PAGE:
Home>News Articles>Agricultural News in Asia in 2016>FFTC supports the 2016 symposium on indigenous bees
 April 15 2016

Early this year, FFTC co-sponsored the conduct of the “Apimondia 2016 Symposium: Exhibits and Workshops on Indigenous Bees.” The said symposium, which was held in Tagaytay City, Philippines, provided a forum for bee researchers, policymakers, farmers, and beekeepers around the world to discuss topics related to bees and pollination, and to share their beekeeping practices and experiences. Aside from the monetary support, the Center also sent three bee experts from Taiwan to participate in the said event.

FFTC Agricultural Specialist and entomologist Dr. Wantien Tsai headed the Taiwan delegation and delivered a presentation entitled “Alternative Pollinators for Protected Cultivation of Horticultural Crops in Taiwan.” The other two experts were Dr. Mei-Chun Lu, Chief of Dahu branch, Miaoli District Agricultural Research and Extension Station, Council of Agriculture, Executive Yuan, who delivered a presentation on “Current Status and Future Perspectives of Apiculture Industry in Taiwan” and Dr. En-Cheng Yang, Professor & Chairman of Department of Entomology, National Taiwan University, who talked about the “Neuroethological Studies on the Sublethal effects of Imidacloprid to Honey Bee.”

The three-day symposium and workshop on Indigenous Bees was participated in by 230 participants from 16 countries. The first two days consisted of delivery of 40 Scientific Papers with topics ranging from bee pollination, bee ecology, genetics and physiology, standardization of honey and beekeeping practices, beekeeping for rural development; apitheraphy, bee pest and diseases, beekeeping technology and quality, and bee and pesticides. The third day, on the other hand, was devoted to the workshop proper where technologies on propagation of stingless bees from coconut shell, transferring of wild colonies to hive, processing of honey, pollen and propolis (of stingless bees), etc. were demonstrated at the Makiling Botanical Garden, University of the Philippines Los Baños. In the course of the discussion on issues regarding beekeeping and the development of the bee industry, the participants came up with the following resolutions:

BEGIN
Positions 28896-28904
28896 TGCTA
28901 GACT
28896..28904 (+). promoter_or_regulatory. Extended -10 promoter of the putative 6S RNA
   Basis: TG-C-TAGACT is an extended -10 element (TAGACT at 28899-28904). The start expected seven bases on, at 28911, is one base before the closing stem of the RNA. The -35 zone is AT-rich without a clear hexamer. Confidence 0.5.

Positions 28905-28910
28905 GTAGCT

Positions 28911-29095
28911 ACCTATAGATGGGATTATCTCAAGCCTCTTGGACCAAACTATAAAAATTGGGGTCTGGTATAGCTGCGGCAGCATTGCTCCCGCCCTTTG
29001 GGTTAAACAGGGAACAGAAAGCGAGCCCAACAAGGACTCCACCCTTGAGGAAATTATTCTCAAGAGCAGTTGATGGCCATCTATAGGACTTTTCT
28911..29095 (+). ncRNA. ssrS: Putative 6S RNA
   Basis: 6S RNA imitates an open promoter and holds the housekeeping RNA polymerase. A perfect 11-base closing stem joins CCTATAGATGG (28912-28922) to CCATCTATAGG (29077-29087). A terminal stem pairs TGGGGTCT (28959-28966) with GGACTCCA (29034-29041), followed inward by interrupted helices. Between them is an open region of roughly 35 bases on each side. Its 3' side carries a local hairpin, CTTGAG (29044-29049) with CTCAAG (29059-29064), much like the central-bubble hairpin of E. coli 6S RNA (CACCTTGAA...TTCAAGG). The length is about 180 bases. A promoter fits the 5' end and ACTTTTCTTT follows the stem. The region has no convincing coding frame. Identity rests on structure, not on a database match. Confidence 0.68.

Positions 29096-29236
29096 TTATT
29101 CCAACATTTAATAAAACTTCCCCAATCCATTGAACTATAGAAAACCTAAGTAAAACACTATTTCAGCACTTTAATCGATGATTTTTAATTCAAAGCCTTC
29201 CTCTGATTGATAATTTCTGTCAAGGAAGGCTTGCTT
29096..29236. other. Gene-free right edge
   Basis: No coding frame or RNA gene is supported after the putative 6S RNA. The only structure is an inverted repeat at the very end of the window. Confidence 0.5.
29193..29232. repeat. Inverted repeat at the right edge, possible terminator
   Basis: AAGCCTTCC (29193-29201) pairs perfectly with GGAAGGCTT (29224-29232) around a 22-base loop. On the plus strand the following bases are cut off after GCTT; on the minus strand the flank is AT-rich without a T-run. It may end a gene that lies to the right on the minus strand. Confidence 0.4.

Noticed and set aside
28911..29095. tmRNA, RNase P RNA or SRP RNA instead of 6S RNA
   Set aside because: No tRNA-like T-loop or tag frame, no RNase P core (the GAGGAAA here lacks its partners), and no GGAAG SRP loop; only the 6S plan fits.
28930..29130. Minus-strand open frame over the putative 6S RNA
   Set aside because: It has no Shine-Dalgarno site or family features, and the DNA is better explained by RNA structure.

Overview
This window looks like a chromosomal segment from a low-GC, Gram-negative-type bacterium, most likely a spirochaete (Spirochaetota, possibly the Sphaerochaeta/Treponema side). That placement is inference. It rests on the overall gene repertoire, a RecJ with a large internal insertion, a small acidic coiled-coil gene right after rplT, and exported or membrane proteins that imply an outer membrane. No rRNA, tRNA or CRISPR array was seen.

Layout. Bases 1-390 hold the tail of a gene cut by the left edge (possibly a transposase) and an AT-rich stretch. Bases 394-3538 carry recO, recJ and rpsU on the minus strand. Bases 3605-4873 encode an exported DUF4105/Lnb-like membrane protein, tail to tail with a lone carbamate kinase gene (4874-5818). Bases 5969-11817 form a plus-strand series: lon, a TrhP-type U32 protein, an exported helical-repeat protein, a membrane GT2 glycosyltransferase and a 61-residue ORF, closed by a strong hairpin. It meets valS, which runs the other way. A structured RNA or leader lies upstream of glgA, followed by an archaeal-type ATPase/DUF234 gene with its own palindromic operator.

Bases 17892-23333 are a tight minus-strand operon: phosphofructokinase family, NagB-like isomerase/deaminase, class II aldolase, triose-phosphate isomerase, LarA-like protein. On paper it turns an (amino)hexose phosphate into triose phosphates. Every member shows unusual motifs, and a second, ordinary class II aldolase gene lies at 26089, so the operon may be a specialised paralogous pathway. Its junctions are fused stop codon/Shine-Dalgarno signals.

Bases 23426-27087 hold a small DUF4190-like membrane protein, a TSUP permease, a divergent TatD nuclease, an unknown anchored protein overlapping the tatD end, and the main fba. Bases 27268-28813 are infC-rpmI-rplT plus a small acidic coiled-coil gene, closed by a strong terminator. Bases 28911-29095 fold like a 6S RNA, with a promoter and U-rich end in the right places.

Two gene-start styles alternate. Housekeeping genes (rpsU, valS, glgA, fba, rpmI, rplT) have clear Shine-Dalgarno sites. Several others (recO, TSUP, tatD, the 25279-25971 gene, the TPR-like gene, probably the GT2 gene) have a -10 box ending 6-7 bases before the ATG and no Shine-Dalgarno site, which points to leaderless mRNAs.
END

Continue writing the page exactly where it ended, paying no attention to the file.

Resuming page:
• Countries in the tropics are rich in bee diversity. It is necessary to protect and conserve native bee species through bee pasture development, regulating the entry of exotic bee species which are likely vectors of pests and diseases and minimizing use of pesticides that are harmful to the bees;
  • Best Beekeeping Practices should be known to all beekeepers in order to produce bee products that are safe to human health without harming the bees and the environment;
  • The standards for honey making should be crafted and implemented to serve as basis for local and international requirements for honey. Honeys and other bee products should be protected from adulteration.
  • Pollination initiatives should be organized amongst Asian nations.
  • Research and extension activities on native bee species and other pollinators should be sustained.

The Symposium and Workshop on Indigenous Bees was held last February 1-4, 2016 at Tagaytay City, Philippines. FFTC co-sponsored the said event.

Two-hundred thirty (230) participants representing 16 countries attended the Bee Symposium.

Three experts from Taiwan attended and delivered scientific papers in the symposium. (From L to R) FFTC’s Agricultural Specialist and entomologist Dr. Wantien Tsai, Dr. Mei-Chun Lu, Chief of Dahu branch, Miaoli District Agricultural Research and Extension Station, Council of Agriculture, Executive Yuan, and Dr. En-Cheng Yang, Professor & Chairman of Department of Entomology, National Taiwan University.

Professor Cleofas Cervancia (lady in red shirt) headed the technology demonstration on stingless bees during the practical workshop held at the Makiling Botanical Garden, Los Baños, Laguna